We only had one show with a guarantee. Every other show required depending on ticket sales, tips, and CD sales. We barely broke even on our weekday gigs. And even though we had packed the room at Rockwood in NYC, it was a free gig. We left with $75 in tips and a few CDs sold. Thumbs down. So when Thursday approached and we had our 4 bigger gigs  (Thursday – Sunday) I was heavily depending on them to break even and come away with a little something.

PAYING THE BAND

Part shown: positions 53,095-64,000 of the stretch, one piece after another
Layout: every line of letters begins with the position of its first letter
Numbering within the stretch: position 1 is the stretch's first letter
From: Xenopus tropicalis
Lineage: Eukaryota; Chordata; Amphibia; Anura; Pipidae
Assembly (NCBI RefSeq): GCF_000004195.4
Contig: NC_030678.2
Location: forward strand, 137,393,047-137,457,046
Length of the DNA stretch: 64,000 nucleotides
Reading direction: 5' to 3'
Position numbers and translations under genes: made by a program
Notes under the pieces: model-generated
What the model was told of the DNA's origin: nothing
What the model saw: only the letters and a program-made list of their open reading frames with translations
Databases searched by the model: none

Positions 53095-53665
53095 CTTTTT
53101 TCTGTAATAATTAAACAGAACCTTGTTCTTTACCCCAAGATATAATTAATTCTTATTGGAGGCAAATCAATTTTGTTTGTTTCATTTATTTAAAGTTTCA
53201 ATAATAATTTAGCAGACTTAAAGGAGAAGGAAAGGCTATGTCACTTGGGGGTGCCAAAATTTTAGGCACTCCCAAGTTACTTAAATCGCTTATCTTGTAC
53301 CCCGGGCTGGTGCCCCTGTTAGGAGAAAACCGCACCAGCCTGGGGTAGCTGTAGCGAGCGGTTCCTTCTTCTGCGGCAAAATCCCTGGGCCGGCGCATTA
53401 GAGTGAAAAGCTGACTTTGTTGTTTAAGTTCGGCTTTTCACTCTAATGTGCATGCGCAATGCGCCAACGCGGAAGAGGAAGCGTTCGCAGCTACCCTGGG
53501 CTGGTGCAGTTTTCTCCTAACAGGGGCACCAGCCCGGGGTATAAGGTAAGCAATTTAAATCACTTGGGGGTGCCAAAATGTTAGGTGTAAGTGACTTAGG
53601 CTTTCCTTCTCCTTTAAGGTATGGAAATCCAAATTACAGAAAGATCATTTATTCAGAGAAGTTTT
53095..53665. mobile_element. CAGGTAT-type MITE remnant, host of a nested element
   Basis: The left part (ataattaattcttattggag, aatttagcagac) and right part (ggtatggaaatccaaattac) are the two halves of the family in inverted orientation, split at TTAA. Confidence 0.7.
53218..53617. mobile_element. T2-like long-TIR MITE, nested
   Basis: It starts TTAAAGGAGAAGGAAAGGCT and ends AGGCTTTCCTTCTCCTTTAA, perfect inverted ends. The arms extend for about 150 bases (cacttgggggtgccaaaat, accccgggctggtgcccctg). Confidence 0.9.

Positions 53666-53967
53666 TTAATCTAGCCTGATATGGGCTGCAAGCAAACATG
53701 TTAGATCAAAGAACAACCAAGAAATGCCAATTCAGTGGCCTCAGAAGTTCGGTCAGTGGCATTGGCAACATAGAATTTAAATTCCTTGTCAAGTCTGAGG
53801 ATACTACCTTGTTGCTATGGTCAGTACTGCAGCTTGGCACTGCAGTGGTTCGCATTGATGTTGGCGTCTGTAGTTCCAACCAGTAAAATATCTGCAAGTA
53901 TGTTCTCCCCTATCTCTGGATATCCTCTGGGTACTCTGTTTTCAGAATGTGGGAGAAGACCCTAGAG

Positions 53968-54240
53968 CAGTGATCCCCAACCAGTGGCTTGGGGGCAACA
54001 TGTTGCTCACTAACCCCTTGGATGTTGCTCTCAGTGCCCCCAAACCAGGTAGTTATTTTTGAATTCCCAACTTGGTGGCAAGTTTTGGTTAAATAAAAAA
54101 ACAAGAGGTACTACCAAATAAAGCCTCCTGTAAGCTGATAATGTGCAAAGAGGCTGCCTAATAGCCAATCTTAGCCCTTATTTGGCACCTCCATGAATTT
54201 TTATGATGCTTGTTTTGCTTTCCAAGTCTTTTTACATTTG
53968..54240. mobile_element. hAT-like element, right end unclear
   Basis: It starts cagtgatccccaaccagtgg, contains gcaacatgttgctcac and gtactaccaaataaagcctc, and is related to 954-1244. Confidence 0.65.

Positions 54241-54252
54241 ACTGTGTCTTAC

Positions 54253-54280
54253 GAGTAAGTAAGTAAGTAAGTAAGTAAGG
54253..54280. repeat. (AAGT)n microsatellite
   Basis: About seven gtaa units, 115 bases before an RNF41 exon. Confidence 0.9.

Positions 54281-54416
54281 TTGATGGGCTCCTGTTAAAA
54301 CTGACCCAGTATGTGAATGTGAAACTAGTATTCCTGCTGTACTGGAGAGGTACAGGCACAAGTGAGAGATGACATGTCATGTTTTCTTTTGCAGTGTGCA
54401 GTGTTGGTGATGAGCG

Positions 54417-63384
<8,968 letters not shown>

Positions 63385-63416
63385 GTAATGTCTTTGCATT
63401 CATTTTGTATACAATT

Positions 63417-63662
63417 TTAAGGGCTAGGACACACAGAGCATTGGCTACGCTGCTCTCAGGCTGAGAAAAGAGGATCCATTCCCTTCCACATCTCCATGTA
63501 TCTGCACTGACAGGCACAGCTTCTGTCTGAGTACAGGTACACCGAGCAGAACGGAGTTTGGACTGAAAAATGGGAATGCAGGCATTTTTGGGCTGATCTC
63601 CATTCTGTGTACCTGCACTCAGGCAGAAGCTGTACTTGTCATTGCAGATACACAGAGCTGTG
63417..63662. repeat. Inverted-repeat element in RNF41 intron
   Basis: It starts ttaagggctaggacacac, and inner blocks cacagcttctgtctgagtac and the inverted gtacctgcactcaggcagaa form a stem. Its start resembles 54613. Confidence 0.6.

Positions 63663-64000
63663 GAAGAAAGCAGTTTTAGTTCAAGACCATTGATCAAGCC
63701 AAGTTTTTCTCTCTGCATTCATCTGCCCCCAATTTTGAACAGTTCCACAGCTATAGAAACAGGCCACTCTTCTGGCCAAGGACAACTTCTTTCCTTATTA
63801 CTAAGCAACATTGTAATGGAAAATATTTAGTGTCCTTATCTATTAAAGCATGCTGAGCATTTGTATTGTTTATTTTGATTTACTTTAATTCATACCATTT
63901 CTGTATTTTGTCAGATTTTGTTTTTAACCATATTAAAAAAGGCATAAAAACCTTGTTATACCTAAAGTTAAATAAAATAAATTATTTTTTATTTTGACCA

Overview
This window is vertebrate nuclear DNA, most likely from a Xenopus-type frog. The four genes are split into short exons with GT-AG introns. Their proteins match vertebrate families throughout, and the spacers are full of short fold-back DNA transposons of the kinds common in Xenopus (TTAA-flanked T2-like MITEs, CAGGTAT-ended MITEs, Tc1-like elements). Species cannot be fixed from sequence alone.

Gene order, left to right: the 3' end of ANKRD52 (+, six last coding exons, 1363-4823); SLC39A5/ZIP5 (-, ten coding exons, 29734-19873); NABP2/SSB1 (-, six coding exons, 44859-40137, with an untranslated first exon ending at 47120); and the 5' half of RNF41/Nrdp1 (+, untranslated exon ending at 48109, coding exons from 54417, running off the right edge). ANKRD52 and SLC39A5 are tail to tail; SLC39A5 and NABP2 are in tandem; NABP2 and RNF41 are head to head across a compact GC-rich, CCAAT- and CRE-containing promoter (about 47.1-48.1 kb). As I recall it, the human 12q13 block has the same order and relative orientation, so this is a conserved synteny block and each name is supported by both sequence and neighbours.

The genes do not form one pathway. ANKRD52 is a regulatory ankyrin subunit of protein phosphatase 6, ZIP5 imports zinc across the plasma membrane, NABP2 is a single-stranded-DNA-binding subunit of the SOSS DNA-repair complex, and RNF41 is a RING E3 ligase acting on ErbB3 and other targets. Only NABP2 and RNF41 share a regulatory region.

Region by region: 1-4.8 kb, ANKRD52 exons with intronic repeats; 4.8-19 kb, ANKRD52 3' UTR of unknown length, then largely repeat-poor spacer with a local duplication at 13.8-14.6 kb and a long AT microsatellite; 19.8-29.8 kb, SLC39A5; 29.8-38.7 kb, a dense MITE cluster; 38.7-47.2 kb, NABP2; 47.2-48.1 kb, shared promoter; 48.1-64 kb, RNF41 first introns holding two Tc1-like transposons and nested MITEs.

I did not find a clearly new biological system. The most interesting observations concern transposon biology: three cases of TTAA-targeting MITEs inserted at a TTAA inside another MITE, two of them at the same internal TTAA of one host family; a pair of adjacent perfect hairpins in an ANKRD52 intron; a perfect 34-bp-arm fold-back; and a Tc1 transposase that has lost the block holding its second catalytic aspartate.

Since this music stuff is pretty much my deal, my bandmates don’t invest any time in promo, booking, website maintenance, etc. So we choose to make our business relationship as a contract-to-contract type thing.  In other words, when I have a gig I ask them if they can play, figure out how much I can afford to pay them and ask if they are willing and able to do the gig for that amount. We prefer it that way because it allows them to say no when they can’t do a gig instead of feeling exclusively bound to my career and calendar. They play with so many other bands so I think they appreciate the the flexibility of doing shows and still being able to dictate what shows they want to play/dont want to play. It also give me the ability to operate how I work best – as a sole proprietor who brings on contracted workers when necessary.